Philadelphia

Philadelphia

So far in the two games the Phillies have played at Enron Field Minute Maid Park this week, the Astros' aberration in centerfield has come into play, as I imagine it often does. On Monday, Ryan Howard ripped a ball to center, which should have been caught, but rookie Hunter Pence had it bounce off his glove, and wasn't credited with an error, likely because he had to factor in for the 10º grade in center. Yep, a hill that would slow a Hyundai is in deep center. Then last night, Howard sent one further out to center, a sure home run in CBP, and Pence makes a great catch, running up the hill and reaching behind a flagpole, which is in play.

I'm all for distinguishing elements in today's corporately named parks, especially if they have roots in old-time baseball history. But that hill is weird, and the flagpole reminds me of a pipe coming out of the floor that everyone would just rather was hidden behind the wall. Yes maybe I'm just bitter that Pence made a great play on Howard's bomb, and then the Phils lost because of a horribly botched call that would have ended the game in the bottom of the 9th. At least that one had nothing to do with the hill.

So what's the story behind that hill? Our friend Texas Gal from Ladies... was in the first row, centerfield, last night, and shares some history: "The hill is an homage to the one in old Crosley Field in Cincinnati, and it's called "Tal's Hill," after Astros' President Tal Smith, who came up with the idea. (eds note: If Pence keeps playing the way he has since being called up, they might have to call it Hunter's Hill. I vote for Henry Hill though.) The flagpole in play? That's a tribute to the one from Tiger Stadium. Some of the players have called Tal's Hill the "Grassy Knoll" in the past, but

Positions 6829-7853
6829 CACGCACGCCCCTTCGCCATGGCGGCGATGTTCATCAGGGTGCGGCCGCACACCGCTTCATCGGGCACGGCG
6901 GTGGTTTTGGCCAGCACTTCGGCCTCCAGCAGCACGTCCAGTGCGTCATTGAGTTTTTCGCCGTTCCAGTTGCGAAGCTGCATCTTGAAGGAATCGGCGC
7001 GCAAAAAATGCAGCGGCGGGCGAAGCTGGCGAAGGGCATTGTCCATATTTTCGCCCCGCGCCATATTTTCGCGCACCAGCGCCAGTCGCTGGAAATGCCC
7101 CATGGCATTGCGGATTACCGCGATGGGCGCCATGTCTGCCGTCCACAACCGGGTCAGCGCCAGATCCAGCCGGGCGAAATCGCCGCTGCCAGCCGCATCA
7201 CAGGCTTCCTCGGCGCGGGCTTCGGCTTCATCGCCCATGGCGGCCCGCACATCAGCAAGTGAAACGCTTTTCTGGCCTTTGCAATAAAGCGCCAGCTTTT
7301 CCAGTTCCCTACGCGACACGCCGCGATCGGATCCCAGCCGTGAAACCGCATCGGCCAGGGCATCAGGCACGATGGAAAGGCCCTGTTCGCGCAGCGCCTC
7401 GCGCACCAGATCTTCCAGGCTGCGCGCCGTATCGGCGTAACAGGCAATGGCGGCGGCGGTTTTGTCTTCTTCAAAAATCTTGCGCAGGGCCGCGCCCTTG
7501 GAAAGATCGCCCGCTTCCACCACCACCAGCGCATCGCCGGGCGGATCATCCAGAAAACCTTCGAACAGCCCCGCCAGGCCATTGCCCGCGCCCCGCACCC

most people just call it "the Hill." The flagpole is actually probably more dangerous to visiting
CFers than the slope of the hill—and if a ball hits off the pole,
it's a fair ball. In '03(?), Biggio was actually playing OF,
and Burrell hit a ball out there—and Biggio fell on his face trying to
go grab it, so Pat got the triple."

 

Overall, the stadium, with its retractable roof, significant grades, Double Dare obstacle course, etc., is probably a pretty nice place to see a game. I just hope Pence doesn't blow out an ankle at its base or pull a Rowand into the pole. OK, maybe I'd like to see him run into the pole. Just a little.